When the heck did that happen? It’s definitely a “Damn kids! Get off my lawn!” moment to realize that I can remember when the default assumption was that newsworthy events were good news. Wait, let me qualify that statement because I’m not old enough to have a memorythat rosy. My memories include a time when a non-celebrity making the paper was more likely to be good news than bad. Celebrity news has, so far as I can remember, always been bad.

I’m willing to admit to the possibility that I’m a victim of selective memory, and that one would never have wanted to appear in the newspaper except in a “there’s no such thing as bad publicity” sense. But I know my perception of appearing in the newspaper has changed, and the memory I’ve got is the one I have to work with. So if 100% of the available data indicates things have changed, it must be correct, right?

No wonder I’m the only person reading the printed paper these days.

Moving on.

I was going to highlight the news that Nick Markakis is leaving Baltimore for Atlanta and Michael Saunders has been traded from Seattle to Toronto as a further sign of the impending collapse of civilization, but the more I think about it, the less I’m sure about that.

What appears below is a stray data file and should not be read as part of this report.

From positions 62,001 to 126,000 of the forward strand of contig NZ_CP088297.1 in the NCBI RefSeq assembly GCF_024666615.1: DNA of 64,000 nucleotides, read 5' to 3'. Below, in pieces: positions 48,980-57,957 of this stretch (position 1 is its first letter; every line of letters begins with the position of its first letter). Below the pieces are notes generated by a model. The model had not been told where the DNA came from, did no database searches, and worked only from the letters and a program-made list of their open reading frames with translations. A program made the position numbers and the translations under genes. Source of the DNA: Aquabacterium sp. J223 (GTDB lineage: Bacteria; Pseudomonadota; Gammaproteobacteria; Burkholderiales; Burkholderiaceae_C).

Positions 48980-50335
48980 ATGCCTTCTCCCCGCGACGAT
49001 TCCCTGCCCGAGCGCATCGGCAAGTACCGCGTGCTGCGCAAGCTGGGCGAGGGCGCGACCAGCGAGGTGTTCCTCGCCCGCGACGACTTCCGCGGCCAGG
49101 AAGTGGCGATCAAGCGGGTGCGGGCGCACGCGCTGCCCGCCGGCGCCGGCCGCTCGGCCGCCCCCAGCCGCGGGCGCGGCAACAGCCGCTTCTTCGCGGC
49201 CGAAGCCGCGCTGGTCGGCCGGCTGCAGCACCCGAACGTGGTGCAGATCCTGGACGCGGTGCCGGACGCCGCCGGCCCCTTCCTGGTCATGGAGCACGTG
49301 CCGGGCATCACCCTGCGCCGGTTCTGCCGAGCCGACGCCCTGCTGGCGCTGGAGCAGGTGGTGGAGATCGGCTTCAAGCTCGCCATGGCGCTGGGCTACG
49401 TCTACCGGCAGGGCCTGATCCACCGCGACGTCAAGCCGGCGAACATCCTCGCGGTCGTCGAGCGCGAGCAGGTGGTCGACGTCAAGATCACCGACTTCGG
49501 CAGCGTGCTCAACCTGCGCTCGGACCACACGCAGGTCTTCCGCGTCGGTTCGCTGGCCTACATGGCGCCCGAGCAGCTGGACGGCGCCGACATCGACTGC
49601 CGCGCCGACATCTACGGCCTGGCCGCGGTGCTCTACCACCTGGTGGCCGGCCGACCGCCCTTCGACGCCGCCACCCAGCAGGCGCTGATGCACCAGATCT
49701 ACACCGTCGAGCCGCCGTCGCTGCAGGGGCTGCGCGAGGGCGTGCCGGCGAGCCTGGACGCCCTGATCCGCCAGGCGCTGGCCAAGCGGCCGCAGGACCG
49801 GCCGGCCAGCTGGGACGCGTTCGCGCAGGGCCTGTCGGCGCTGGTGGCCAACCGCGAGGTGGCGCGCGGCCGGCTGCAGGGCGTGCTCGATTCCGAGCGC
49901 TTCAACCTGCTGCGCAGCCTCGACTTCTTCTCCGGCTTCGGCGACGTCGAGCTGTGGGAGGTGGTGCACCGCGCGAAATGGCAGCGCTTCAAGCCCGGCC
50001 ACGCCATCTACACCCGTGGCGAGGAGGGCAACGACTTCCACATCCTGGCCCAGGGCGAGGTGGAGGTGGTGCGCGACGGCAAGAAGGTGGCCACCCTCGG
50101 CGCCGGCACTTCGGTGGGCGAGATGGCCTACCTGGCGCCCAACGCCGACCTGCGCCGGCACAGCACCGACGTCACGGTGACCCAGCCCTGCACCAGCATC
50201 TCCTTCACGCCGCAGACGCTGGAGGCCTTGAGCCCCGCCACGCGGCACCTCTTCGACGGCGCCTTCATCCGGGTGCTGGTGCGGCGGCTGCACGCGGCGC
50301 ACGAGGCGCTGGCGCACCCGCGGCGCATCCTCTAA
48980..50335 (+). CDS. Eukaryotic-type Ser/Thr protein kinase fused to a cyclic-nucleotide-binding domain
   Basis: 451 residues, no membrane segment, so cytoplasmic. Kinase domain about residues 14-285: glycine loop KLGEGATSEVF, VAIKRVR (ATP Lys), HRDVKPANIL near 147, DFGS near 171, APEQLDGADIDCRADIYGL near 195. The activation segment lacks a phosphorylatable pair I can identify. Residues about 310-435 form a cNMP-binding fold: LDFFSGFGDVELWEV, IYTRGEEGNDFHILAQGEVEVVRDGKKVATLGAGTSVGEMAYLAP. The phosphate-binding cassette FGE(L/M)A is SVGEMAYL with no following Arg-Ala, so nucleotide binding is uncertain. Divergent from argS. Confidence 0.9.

Both players had been with the same team for their entire professional life. I had written a rant about how players never stay with their original teams for their entire career any more. “Where are the Edgar Martinezes and Cal Ripkins?” I asked. But you know, Edgar and Cal were exceptions. Players staying with a single team has always been unusual. It became less common after the introduction of free agency, sure, but even before then, team owners swapped players like kids swapped baseball cards.

So, not a sign of the Decline of Civilization. And, as Jackie pointed out in her farewell blog post to Nick, baseball players may actually move around less than the typical American, who changes jobs every four and a half years.

Maybe that’s the real sign of the impending collapse. I need to think about that one for a bit.

But if that’s not a sign that Civilization is lurching towards its inevitable end, what is?

Non-ironic citation of R.E.M. as the greatest band ever? I’m very tempted to say yes on that–we all know it’s Brave Combo–but I’ll give Jackie a pass on that, seeing as how she’s currently bereaved.

Mayonnaise on hamburgers? Probably. We’ve established that mayo is the devil’s condiment. Putting it on a burger does nothing to redeem the condiment and much to corrupt the meat.

There is, however, a single fact that proves civilization is not on the decline, but has actually collapsed completely. That fact? People think is funny. (I’m deliberately not making that a link. If you want to take a look, put in the minimal effort of copy/pasting the URL.)

Enough said. See you in the survival bunker.

* For the record, it was good news. Part of the centennial celebration of the Panama-Pacific International Exposition.

If You Insist

Somebody asked me why I didn’t do a “thank you” post this year.

“I didn’t do one last year, either,” I replied.

“Then it’s really overdue. And it beats writing about sauerkraut.”

I couldn’t argue with logic like that, so here’s the 2013 thank you post. Look for the 2014 post somewhere around 2018.